31st San Luis Rey Road Race and SCNCA State Championship is a race to remember: it was my first win in three years. Here are my thoughts about the race.
Before the race, I knew my form was good, but wins are never easy and nobody gives anything away in the end.
The Course /
We had to do six laps of 15 miles equally for 90 miles total. The race started with a downhill the first 2.5 miles and then false flat until the turnaround and the same way back. The hill to the finish line (2.5 miles 4-5 % in avg.) was only a twice as long than the hills we have in Denmark and I assumed it wasn’t steep enough to get rid of the heavy Dane.
The Plan /
With Elevate – KHS, LABC and Jelly Belly represented in the race, it was a strong field and we knew it was going to be a hard race.
Our Team Director Frank Sarate told us there properly would be an early break and we should try having one or two guys in that. Personally, I would really like to be in the right move from the beginning that’s how I like it.
I already rode the race in my mind the night before; be in the breakaway, make an early attack and go solo the last 2 laps. However, I was the only one who’s doing that in my dream.
The first lap, I covered moves with my SoCalCycling.com Team teammate Leo Bugtai in the front of the field. After 6 miles, Ben Foster (SoCalCycling.com Team) went away with a few guys and not long after Chase Goldstein (SoCalCycling.com Team) bridged with a few guys as well. Perfect! We had two teammates in the break exactly as planned. Leo, Ethan Batt and I went to the front of the peloton and covered moves so we had the opportunity to free ride to the break if somebody was strong enough to bridge.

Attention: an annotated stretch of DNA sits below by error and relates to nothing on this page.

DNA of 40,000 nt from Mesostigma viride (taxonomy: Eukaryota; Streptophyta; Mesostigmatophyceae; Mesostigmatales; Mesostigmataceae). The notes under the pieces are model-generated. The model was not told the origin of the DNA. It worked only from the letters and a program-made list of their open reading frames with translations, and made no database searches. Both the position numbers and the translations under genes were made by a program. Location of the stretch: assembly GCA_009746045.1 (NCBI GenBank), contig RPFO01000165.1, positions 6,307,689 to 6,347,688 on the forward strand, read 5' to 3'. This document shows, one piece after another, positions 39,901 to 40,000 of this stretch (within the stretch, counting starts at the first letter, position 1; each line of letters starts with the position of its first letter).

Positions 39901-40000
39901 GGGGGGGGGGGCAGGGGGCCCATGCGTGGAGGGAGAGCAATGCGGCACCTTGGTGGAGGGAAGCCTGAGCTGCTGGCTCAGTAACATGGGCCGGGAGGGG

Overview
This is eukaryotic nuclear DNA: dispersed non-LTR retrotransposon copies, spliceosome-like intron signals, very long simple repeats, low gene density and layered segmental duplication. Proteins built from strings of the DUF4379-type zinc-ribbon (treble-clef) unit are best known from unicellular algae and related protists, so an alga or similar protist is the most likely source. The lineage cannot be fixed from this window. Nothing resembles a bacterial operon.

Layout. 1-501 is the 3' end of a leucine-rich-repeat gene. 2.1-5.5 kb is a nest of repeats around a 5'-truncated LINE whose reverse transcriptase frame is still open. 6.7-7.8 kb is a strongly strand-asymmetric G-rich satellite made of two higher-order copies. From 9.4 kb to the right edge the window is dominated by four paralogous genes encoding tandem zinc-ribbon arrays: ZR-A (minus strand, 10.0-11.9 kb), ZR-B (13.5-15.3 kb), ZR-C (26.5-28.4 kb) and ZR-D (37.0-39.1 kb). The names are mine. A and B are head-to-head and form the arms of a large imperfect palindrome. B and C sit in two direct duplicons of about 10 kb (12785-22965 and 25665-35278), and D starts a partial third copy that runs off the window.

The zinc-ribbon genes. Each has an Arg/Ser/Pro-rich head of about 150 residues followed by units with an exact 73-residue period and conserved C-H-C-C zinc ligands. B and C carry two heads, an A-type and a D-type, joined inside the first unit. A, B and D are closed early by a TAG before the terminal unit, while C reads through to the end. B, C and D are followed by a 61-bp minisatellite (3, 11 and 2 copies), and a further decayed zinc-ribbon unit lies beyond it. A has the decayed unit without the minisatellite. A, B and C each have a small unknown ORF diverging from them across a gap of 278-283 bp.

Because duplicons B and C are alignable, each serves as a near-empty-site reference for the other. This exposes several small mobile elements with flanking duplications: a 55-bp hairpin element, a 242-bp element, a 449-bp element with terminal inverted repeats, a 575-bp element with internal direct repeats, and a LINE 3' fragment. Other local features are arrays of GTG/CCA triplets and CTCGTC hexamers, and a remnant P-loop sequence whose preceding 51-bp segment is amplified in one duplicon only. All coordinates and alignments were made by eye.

The break went out of sight and we came closer to the hill. There were a few attacks and suddenly I found myself on the wheel of Callum Gordon (Team California) attacking up the hill. I was really suffering but I managed to keep his wheel and knew this could be my ticket to ride across to the move.
We were four or five in the group and I used my teammates in the front as my excuse not to do anything at all. We bridged in a half lap. Now we were 14 guys in the break; 3 from the SoCalCycling.com Team and no one from either KHS-Elevate or Jelly Belly.
The cooperation in the group was good and we only had a few passengers. The gap went to around one minute and kept that gap the next two laps. There was a bit discussion how hard we should go on the climb; steady or hard. I would like to go hard so everyone had to suffer from the beginning (and because one minute wasn’t long if the field decided to go bananas on the climb).
I told Ben and Chase I would attack on the hill on 4th lap (like in my imaginations), but Chase reminded me that there still were 30 miles to go from the top of the climb and it probably would be more rational to set a higher pace than attack. I agreed with him but did both.
I was now in front of the race. I felt good, but there were still 30 miles to go and I had only 5-10 seconds back to the group (now 10 riders). At least Ben and Chase now had an excuse to save energy while I was away.